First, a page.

I know I said in the first post (which you can read here) that this would be a mini-series. But a mini-series can just be two, right? I may have grossly overestimated the amount of times I’ve been inappropriately flirted on.
The only other story I can think of is the time I was walking around St. Louis with my boyfriend and his parents when a man came up to me and tried to hold my hand, and I just said “No, thank you.”
There, now it’s three inappropriate flirtations. Boom. Mini-series.
Once upon a time I spent a summer interning for a blogging website in San Francisco. If that sounds super glamorous it’s because I like to make it sound super glamorous by not mentioning details. The details being that I spent a lot of days in my pajamas, eating meals over Skype with my sister. Also, I didn’t understand the concept of writing to an audience that was more than just myself, so everything I wrote for the website was long and weird and rambly. Classic me!
That summer, I lived with relatives who I’d never really met – my aunt, uncle, and their two kids. It was awkward in theory, but we all became comfortable relatively quickly. Mostly because on one of my first days there, my aunt told me I should be a host on the Filipino TV Channel because I was “skinny but had big boobs.” This is my favorite lie I’ve ever been told.
Here’s where I’m probably supposed to tell you what it’s like to live in San Francisco when most of my life experiences have been limited to the suburban Midwest. Well, it’s cool and great and blah blah Full House blah blah Fisherman’s Wharf blah blah so many hills blah blah I saw a naked man riding a tiny bicycle during Pride Fest. I don’t know. You have Google. Read a top ten list about it or something.
The only unique perspective I bring to the discussion on San Francisco is with the following story.
I was on the final leg of my commute back from work to my aunt and uncle’s house. It was Friday, I’d just gotten paid, and I was walking from my bus stop back to the house, staring at my paycheck. Just being a super responsible adult, walking down the street of a major city with my paycheck flapping in the wind whispering, “Please mug me. You’ll barely even have to try.”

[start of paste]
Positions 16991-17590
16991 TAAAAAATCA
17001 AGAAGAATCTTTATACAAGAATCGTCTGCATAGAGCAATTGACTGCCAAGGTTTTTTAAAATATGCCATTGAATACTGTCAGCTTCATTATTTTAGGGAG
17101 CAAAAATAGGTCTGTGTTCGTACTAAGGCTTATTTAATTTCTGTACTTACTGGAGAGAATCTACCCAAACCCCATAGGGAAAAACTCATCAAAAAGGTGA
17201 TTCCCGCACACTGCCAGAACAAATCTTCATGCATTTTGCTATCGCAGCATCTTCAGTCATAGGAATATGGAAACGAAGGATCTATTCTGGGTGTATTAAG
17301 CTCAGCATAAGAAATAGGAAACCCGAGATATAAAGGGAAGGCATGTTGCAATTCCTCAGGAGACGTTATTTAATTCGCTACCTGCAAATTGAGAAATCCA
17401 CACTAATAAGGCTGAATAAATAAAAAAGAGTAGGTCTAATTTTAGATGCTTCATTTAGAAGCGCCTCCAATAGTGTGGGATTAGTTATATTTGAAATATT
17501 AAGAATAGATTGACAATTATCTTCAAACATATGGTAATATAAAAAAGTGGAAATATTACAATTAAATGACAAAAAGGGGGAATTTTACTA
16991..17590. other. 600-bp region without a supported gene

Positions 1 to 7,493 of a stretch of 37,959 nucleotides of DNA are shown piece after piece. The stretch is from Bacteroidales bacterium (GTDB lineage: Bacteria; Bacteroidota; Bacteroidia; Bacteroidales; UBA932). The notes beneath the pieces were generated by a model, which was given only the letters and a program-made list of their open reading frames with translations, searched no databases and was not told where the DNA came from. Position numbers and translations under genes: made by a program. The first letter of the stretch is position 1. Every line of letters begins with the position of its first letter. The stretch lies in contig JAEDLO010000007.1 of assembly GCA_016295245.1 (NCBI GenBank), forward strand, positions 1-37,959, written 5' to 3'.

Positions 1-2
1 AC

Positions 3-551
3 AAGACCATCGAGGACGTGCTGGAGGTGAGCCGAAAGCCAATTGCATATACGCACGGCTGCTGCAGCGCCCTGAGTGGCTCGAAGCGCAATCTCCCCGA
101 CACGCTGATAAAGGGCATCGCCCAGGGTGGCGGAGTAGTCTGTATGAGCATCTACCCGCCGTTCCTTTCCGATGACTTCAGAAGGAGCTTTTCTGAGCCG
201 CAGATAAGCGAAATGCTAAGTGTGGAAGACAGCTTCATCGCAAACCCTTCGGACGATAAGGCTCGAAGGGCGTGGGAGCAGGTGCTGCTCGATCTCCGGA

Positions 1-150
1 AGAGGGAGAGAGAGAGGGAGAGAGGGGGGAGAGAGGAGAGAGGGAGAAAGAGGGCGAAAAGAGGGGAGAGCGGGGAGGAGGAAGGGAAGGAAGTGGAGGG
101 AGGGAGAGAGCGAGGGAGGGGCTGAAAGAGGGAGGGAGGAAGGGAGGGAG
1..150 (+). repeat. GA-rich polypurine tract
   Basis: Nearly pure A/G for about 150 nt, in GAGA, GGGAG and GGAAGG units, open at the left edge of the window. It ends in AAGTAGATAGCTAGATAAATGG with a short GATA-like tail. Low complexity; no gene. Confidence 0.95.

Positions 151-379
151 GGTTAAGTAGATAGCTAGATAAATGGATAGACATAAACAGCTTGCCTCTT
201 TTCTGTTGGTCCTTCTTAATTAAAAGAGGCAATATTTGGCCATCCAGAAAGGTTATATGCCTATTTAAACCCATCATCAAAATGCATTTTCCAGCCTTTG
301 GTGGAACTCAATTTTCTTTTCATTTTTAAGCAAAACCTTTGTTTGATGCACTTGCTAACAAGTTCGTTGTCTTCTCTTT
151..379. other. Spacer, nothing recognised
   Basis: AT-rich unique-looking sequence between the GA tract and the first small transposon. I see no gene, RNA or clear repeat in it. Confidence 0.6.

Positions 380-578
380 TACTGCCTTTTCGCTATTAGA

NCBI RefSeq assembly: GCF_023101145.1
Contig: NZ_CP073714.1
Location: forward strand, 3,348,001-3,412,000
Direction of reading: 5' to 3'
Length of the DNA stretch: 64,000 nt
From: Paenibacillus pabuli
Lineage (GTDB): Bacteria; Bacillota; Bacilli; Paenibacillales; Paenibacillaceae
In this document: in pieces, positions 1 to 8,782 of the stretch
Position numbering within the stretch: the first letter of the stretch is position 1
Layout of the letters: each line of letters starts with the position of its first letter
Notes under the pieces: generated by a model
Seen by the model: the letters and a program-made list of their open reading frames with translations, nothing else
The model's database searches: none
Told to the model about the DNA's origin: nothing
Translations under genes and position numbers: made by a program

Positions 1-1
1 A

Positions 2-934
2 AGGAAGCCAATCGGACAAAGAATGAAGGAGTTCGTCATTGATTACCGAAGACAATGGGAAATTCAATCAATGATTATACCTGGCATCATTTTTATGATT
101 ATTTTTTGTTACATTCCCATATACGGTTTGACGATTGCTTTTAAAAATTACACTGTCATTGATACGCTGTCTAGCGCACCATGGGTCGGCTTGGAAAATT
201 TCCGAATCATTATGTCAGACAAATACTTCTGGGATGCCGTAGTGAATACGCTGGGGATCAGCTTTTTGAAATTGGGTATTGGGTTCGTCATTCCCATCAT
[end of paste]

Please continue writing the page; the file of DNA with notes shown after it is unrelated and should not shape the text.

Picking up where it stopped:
I heard someone yell “HEY!” and I looked up from my paycheck to see a car making a u-turn in the middle of the street to pull over right next to me. My second thought was, “I hope they don’t rob me.” My first thought was, “I hope they don’t ask for directions because I’m really unfamiliar with this area and also just generally terrible with directions.” Solid prioritization of thoughts.
None of my thoughts involved potentially being asked to “chill later,” which was what these two young gentlemen had pulled over to ask me. They also asked my name, my ethnicity, where I lived, what I did, and why I couldn’t chill with them later. All very normal questions that make you feel super safe when shouted by complete strangers from their car. I said something very composed like, “Sorry. No chilling for me tonight. Please don’t try to take pictures of my legs and sell them on the internet.”
They seemed completely unfazed by the entirety of the interaction and drove off. They didn’t even verbally berate me for saying no to the chilling invitation or try to follow me home. (Chivalry isn’t dead yet, ladies!!)
I continued walking home, trying to process what part of my physical demeanor signaled that I was down to chill with strangers who ask me personal questions.
Then, I saw my uncle driving home from work. He pulled up to the sidewalk and I thought, “Wow! What a fantastic coincidence! My uncle must have gotten out of work earlier than usual. Hey, I never noticed how prominent my uncle’s mustache is. Did my uncle have a mustache this morning? Also, I thought his car was blue?”
At which point I realized that it was not my uncle, but a new stranger who pulled over to the side of the road because he needed to tell me that I was “the most beautiful girl he’d seen all day.” Except it was only like 2:30 pm, so I think he was trying to leave his afternoon options open.
Then, he proceed to invite me out to lunch where he promised he would “treat me like a lady.” I remember because he was very persistent about how lady-like he would treat me. And I, again, said something super composed like, “Sorry. No lady lunches for me. Please don’t memorize my face and create a life-size replica of me.”
He was more fazed by my lack of interest than the previous car strangers. He ended the exchange by saying, “Well, if you change your mind, here’s my number.” And he handed me a flyer for his window washing service.
And that, kids, is the story of how I met your father.
Stay tuned for the next episode in which your Aunt Robin and I have a long conversation on healthy relationships, and we both cry while watching a tampon commercial.